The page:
From James McHenry
My dear SirTrenton [N.J.] 21 Sepr 1798
I received your letter of the 16 inst. yesterday evening. I thought it of consequence to make another effort, and acquaint the President with a part of its contents, in aid of the representation signed by Mr Wolcott, and to lose no time in conveying it to him. Inclosed is the copy of what I have which you will be pleased to return. I rejected on consideration that part which is crossed. 1st because it was only a repetition and elucidation of my proposition before submitted to him and rejected and 2d because I am of opinion he ought decisively to support your arrangement against General Knox’s pretensions.1
I began yesterday a long letter which I do not believe I shall be able to finish to day.2 It will explain the causes which have delayed the public service, and contain the particulars required by your letter of the 14th inst.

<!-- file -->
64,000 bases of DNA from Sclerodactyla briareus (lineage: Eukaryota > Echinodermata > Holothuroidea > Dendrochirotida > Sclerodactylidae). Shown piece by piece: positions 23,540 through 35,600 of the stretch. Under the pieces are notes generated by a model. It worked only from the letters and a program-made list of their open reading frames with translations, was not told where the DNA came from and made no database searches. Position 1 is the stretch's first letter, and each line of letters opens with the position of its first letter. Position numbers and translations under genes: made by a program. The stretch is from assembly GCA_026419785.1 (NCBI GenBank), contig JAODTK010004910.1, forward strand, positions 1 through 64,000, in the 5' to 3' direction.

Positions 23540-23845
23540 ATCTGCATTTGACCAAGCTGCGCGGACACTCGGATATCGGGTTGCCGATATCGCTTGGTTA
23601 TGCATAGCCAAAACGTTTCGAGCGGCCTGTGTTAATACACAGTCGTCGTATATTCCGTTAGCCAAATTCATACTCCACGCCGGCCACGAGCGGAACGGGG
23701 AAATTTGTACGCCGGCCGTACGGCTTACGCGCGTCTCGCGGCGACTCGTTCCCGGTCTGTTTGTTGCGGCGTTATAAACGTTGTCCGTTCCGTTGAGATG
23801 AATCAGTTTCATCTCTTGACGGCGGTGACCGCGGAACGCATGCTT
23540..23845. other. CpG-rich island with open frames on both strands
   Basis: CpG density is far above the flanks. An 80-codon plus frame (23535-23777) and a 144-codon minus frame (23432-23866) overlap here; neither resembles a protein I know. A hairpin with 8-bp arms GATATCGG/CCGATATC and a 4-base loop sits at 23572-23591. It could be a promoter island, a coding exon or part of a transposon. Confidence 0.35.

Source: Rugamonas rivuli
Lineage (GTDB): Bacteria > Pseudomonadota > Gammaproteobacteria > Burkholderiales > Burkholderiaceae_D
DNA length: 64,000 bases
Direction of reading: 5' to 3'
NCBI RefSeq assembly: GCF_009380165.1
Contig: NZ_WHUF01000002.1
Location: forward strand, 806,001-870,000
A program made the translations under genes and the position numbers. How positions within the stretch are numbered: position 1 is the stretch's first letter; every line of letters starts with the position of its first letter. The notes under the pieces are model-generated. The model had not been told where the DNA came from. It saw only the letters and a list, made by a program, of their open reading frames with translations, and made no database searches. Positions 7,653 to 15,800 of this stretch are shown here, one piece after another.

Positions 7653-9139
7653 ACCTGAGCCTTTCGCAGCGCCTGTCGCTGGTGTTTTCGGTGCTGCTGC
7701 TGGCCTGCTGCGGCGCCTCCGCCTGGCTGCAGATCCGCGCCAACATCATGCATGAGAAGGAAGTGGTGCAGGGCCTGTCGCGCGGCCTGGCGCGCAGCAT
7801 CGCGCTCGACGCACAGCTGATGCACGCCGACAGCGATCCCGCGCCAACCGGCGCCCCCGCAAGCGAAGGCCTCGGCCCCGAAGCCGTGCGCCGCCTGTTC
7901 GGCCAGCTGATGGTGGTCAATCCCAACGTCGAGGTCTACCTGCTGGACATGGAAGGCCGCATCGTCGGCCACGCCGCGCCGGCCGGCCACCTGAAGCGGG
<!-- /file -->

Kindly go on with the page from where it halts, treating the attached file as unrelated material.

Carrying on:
I shall also send you with this detail a copy of the letter written by me to the President from Mount Vernon, and copy of his instruction⟨s⟩ to me.3
With respect to the representation to the President. It was concluded, as the President had expressed suspicions which might affect either Mr Pickering or myself or both, that it would have a better effect, coming from Mr Wolcott alone, who had been absent from the seat of government part of the time to which the suspicion of intrigue could apply. It was accordingly signed by him.
Will it be amiss to send me in a distinct letter that part of yours of the 16th inst. which I have quoted?4
I still count upon the Presidents acting wisely and yielding. He has shewn great obstinacy but I think he cannot resist the display of facts which have been laid before him in the representation aided as they will be by your letter. Mr Pickering I beleive intends to transmit to you its substance. If he does not I shall obtain a copy and forward it. Yours ever and affectionately
ALS, DLC:GW; ADf, MdAA; copy, DLC: Hamilton Papers.
1. McHenry’s letter to Adams, dated 21 Sept., quotes the third (beginning with the words “I can perceive”) and fourth paragraphs of GW’s letter to McHenry of 16 September (MHi: Adams Papers). See GW to McHenry, 16 Sept., n.3.